Malvern, PA (November 17, 2016) – Accessible Archives, Inc.®, an electronic publisher of full-text primary source historical databases, has announced additional titles in its African American Newspapers and Women’s Suffrage collections, and a new database providing access to a unique aspect of World War I.
AFRICAN AMERICAN NEWSPAPERS: THE 19th CENTURY–PART XIII
These publications expand the current collection of nine titles into the late 19th and early 20th centuries.
Freedmen’s Record. Boston, MA 1865–1874
Published by The New England Freedmen’s Aid Society Freedmen’s Record provides a unique look at issues faced by freed slaves and the efforts to provide opportunities for Freedmen entering American society. It exposed the conditions of Freedmen to the Northern public and promoted charitable contributions for use in the society’s Freedmen’s programs and to fund relief efforts in the postwar South.
The Negro Business League Herald. Washington, D.C. 1909
The National Negro Business League (NNBL) promoted African-American “commercial, agricultural, educational, and industrial advancement”. Its credo of black self-assurance and intra-racial cooperation drew on a wide segment of the African American community. The Herald provides insights into the activities and accomplishment of the local Washington, DC NNBL office and the organization in general.
WOMEN’S SUFFRAGE COLLECTION
Three new titles complement the three feminist titles currently available. This integrated combination forms the newly instituted Women’s Suffrage Collection providing 64 years of coverage leading to women’s enfranchisement in 1920.
The New Citizen. Seattle, WA 1909–1912
Founded and edited by Missouri Hanna, The New Citizen focused on the role of newly-enfranchised women in Washington state. Articles discussed a variety of state and regional issues, including labor legislation, divorce laws, wage disparity between men and women, reproductive rights, and more.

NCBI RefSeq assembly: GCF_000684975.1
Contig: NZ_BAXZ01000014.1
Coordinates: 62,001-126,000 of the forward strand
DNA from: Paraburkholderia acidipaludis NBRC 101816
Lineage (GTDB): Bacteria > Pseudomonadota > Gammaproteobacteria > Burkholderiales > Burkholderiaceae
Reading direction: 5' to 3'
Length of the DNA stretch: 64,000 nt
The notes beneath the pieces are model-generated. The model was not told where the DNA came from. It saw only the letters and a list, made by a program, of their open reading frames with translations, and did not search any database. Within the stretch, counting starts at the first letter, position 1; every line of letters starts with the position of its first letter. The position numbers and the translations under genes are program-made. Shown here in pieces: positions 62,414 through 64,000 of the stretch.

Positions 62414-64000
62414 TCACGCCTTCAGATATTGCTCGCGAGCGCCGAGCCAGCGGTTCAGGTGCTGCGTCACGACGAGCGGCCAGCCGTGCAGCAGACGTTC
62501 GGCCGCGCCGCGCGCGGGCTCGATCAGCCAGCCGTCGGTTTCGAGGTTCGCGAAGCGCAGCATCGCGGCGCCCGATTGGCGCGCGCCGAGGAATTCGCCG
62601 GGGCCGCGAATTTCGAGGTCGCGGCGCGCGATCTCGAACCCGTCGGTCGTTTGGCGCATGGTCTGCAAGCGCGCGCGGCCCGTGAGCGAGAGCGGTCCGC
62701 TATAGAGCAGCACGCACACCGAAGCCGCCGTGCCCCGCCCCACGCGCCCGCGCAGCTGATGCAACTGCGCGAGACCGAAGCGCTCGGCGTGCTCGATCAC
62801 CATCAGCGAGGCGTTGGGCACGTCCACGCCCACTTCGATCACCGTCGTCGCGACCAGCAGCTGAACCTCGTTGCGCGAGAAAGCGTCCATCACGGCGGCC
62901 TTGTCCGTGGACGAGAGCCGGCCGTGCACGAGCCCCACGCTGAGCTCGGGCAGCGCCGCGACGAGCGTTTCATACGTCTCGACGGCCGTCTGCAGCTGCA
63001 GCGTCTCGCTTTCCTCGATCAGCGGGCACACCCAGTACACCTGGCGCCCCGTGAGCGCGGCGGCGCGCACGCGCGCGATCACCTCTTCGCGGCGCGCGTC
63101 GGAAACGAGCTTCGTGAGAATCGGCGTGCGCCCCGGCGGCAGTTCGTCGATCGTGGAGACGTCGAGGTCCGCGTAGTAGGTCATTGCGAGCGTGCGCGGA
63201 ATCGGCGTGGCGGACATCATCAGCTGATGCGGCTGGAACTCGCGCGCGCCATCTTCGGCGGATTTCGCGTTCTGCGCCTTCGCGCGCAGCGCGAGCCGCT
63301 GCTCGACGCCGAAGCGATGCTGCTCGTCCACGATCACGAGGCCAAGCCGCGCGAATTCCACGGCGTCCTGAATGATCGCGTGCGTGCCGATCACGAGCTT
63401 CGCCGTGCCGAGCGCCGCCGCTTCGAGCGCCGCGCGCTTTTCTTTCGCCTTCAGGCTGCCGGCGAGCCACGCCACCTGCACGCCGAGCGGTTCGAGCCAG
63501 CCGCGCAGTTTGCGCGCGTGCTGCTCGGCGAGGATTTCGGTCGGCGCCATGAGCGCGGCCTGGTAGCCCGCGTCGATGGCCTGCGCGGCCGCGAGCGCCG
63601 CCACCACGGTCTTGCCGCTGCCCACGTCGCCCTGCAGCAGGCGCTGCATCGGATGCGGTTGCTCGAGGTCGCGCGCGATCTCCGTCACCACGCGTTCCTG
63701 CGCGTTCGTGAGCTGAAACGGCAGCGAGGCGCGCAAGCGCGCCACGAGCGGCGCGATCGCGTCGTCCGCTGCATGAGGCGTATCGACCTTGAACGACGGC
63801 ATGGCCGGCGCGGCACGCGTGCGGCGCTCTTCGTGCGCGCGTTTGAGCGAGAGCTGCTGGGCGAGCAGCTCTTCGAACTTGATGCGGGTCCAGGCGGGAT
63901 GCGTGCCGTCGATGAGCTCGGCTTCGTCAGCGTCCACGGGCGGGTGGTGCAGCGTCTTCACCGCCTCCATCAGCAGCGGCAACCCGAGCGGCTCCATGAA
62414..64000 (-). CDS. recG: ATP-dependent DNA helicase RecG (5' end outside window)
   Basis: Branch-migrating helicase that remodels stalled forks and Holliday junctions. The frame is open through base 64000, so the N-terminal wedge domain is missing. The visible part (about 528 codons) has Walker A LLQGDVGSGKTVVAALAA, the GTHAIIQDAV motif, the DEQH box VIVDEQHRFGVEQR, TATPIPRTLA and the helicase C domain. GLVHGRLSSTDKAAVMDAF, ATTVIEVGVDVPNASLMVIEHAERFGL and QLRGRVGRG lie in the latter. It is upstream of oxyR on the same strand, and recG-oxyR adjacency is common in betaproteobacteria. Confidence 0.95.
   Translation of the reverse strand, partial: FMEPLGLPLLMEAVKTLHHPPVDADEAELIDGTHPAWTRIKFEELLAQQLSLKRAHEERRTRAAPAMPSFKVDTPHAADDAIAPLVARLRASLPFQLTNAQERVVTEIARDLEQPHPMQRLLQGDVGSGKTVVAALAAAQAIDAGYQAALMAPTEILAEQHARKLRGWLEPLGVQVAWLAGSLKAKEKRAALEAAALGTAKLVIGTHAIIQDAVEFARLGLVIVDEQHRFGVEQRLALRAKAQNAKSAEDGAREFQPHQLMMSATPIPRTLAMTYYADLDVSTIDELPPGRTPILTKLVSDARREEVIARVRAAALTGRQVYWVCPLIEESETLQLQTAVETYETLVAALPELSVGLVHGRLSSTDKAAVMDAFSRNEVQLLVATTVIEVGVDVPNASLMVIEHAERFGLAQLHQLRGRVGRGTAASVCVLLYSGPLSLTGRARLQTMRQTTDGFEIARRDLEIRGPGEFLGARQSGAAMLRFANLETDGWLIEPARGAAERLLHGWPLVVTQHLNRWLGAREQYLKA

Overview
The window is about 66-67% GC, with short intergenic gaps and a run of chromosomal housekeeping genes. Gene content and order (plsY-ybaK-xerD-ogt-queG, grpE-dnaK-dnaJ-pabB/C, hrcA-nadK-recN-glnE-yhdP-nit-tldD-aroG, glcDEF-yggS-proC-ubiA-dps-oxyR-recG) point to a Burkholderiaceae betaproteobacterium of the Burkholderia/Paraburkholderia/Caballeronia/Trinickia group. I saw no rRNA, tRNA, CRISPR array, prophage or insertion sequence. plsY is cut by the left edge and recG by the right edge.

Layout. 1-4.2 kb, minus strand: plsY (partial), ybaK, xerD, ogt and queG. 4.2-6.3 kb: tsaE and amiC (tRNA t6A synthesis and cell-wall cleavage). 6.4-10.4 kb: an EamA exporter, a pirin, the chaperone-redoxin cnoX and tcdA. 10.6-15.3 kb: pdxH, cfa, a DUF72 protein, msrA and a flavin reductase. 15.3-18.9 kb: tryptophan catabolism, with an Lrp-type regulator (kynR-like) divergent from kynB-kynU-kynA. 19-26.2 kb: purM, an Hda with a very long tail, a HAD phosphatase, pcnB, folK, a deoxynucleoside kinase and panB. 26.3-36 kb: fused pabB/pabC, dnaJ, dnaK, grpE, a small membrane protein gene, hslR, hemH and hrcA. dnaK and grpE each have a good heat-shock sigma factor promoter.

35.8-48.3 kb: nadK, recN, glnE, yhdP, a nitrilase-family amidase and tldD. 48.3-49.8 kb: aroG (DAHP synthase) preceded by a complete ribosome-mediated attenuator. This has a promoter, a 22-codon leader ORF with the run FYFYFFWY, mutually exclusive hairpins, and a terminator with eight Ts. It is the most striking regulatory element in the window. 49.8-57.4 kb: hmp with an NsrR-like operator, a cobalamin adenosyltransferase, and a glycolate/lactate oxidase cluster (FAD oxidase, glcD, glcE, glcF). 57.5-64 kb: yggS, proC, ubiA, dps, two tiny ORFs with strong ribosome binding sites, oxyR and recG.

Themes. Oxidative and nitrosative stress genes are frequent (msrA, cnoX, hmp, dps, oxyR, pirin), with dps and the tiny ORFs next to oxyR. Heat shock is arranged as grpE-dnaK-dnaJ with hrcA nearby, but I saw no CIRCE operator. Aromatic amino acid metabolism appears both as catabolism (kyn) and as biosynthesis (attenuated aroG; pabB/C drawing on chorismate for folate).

Western Woman Voter. Seattle, WA 1911–1913
Serving women voters throughout the western states Western Woman Voter discussed questions relating to city and state government and the legal rights of women, the home, the child and the school insofar as they were affected by law.
The Remonstrance: An Anti-Suffrage Periodical. Boston, MA 1890–1913
The Remonstrance was the official publication of the Massachusetts Association Opposed to the Further Extension of Suffrage to Women. Articles covered state and municipal suffrage defeats, efforts to rescind suffrage in the Western states, radical politics of suffrage, class distinctions between the suffrage and anti-suffrage movements, benefits of the woman’s place in home and the promotion of anti-feminism.
AMERICA AND WORLD WAR I
American Military Camp Newspapers
This new collection provides unparalleled access to unique sources covering the experience of American soldiers in “The War to End All Wars” during the mobilization period in 1916, in the trenches in 1918 and through the occupation of Germany in 1919. Military camp newspapers kept soldiers informed about the home front, political questions of the day – including those relating to the war itself – progress of their training, and the state of the war abroad.
Personnel, places and events are described, and non-war related items such as advertisements, poetry, short stories, memoirs, jokes and cartoons are included, along with photographs and sketches of camp life.
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